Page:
Let’s talk about wearing masks. Are they effective? Should they be required? Do they need to cover your mouth AND your nose?
No! I’m not talking about THOSE masks. I’m talking about turkey hunting face masks.
Turkey hunting face masks are not a requirement for killing longbeards, but they sure can help. Unfortunately, they can be downright uncomfortable at times.
I want to show you my arsenal of masks that I wear throughout the turkey season to stay concealed and comfortable. Let’s start with my early season choice.
The Best Turkey Hunting Face Mask for Early Season
Whether your season starts in March or April, you’re bound to have a few cold fronts blow through early on. It’s at these times that you will want to wear your facemask the most.
In my home state of Georgia, it is pretty rare to have a morning dip below the 30s during turkey season. But if the wind is blowing, it can get quite brisk. On these mornings, I opt for a merino wool neck gaiter.
For those of you who have read my article on what to wear turkey hunting, you know that I am a huge fan of merino. Merino wool is naturally warm for its weight. It is also breathable and odor resistant. Great qualities in an article of clothing that will be covering your mouth and nose.
I usually wear the Nomad Durawool gaiter. Made up of 60 percent merino wool, 36 percent nylon, and 4 percent spandex, this feels good even against a beard. It is lightweight which is nice when it starts to warm up and I have to carry it around in my vest while I wear another face mask.
Another great thing about this gaiter is that it can be machine washed (unlike some wool clothing). I hate handwashing and being able to pop this in the washing machine with the rest of my clothes is a nice convenience.
While this face mask will keep me warm enough most of the time, there are some parts of the country where turkey season can be downright bitter. During these times, I will wear a Sitka Neck Gaiter. A double layer of fleece will keep you warm in some very cold temperatures.
As it starts to heat up, I start thinking about lighter face masks.
The Best Mild Temperature Turkey Hunting Face Mask
Once temperatures start to reach the high 50s and 60s, I will grab a thinner facemask. Right now, I am wearing the North Mountain Gear Poly Stretch Fit Neck Gaiter that I bought off Amazon.
This neck gaiter (I still call it a facemask) won’t make you feel like you’re suffocating until temperatures get into the high 70s. It’s really comfortable against your skin too.
It is long enough to be versatile in the way that you wear it. When I’m just walking through the woods, I keep it around my neck. Once I feel the need to conceal myself, I will pull it up to cover my face. It is long enough that you can cover just your nose or you can pull it up over your ears. You can even pull it over your head.
The Best Warm Weather Turkey Hunting Face Mask
This is probably the turkey hunting face mask that I wear most often. As it starts to heat up, I want the most breathable mask I can get.
I have found mesh face masks hard to beat in anything from 70 degrees up. In fact, I have multiple models that I wear for different situations.
If I’m hunting where I know there will be a lot of mosquitoes, I go with a full hood type mask. I just pull it straight over my hat when I’m setting up to hunt. I keep the slot where I can still see out, but the rest of my face is covered. I also like this setup because you have less fabric touching your face in the heat.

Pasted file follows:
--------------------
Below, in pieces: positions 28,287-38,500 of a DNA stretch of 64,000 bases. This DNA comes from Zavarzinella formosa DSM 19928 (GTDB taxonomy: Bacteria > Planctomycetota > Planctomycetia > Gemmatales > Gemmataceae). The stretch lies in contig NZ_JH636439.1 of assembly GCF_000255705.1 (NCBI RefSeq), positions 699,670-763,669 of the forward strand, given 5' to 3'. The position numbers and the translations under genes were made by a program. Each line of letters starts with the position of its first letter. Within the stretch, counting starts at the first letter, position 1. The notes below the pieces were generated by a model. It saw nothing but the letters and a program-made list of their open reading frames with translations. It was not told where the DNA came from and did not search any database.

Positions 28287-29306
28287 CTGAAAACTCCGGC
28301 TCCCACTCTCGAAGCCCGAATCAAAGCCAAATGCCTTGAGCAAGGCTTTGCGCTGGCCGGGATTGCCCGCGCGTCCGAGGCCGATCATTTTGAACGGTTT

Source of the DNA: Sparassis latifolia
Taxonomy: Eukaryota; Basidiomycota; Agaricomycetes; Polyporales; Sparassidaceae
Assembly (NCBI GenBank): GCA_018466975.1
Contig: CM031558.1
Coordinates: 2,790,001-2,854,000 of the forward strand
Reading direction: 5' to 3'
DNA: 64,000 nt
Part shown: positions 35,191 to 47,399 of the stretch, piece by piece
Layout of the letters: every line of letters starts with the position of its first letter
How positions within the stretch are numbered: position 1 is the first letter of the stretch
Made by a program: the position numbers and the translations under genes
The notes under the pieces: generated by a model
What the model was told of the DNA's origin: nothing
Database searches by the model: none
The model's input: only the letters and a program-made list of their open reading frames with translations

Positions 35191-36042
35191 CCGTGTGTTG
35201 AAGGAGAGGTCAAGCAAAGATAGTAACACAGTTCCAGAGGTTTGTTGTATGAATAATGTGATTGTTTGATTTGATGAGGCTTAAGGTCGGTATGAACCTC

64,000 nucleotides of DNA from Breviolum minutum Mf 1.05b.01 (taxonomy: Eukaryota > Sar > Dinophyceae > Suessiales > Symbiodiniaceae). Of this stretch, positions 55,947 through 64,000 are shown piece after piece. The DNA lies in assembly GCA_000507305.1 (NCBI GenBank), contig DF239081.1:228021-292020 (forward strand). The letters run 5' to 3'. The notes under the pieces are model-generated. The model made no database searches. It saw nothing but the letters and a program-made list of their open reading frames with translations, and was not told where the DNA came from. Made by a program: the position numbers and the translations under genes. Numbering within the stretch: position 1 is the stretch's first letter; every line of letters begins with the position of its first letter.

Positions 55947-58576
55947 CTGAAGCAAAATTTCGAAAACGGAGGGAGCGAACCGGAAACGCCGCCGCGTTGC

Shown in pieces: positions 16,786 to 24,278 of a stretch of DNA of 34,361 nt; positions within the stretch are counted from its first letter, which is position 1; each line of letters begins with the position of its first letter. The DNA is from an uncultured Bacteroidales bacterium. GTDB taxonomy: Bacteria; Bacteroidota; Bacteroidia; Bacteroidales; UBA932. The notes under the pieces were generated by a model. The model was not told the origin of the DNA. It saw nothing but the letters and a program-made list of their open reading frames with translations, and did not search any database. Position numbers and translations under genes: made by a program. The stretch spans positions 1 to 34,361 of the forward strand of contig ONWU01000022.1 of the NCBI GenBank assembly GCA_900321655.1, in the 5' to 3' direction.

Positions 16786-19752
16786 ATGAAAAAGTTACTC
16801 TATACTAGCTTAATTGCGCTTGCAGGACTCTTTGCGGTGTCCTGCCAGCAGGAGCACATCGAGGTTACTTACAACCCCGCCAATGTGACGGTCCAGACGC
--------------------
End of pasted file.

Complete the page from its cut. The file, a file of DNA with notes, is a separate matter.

When there are not a lot of bugs, I will just use a neck gaiter-style mesh face mask. I keep it around my neck and pull it up when I am set up to call.
These face masks offer several advantages over the full face mask. First, they pull up really fast. Second, they offer much better peripheral visibility than the full facemask. They also interfere with my ear muffs/hearing enhancement way less than a hood-style mask.
Another thing I really like about these masks is how light they feel on your skin. This makes a lot of difference when you are hunting in the hot afternoon heat.
Some hunters prefer facepaint over face masks in warm weather. I have never been a fan of face paint. I always have to stop at a gas station or some other public place before or after my hunts. I prefer to not look like Rambo as I encounter the non-hunting muggles.
Which camouflage pattern is best?
I have always been of the opinion that camouflage patterns are like fishing lures. They are designed more for the human eye than the game’s eye.
You’re never going to completely blend into your surroundings, but you shouldn’t stick out like a sore thumb either. A good camo pattern consists of plenty of brown and natural green hues.
Some of the most popular camouflage patterns for turkey hunting are Mossy Oak Bottomland and Original Bottomland. Mossy Oak Greenleaf is a variation that is good as foliage gets more green in the mid to late season.
You will find Realtree patterns on a lot of good turkey gear as well. Even micro patterns such as those by Sitka and Kuiu are becoming more and more common.
Don’t think your gear has to match. Plenty of good hunters wear unmatched camouflage patterns.
The most important thing is that you are wearing camouflage (or some solid earth tone) and that you are still. Do that, and you will be fine.
There are many factors at play when choosing a turkey hunting face mask. Temperatures, insects, and personal preferences are important considerations when picking your face mask.
I recommend choosing two fairly inexpensive masks if you are just getting started. One for hot weather and one for cooler temperatures. Keep both in your vest or bag and switch as the temperatures change.
A good camouflage turkey hunting face mask can save your hunt. Make sure you’ve got one whenever you hit the woods.
If you want to learn more about dressing for a turkey hunt, read my article on what to wear turkey hunting here.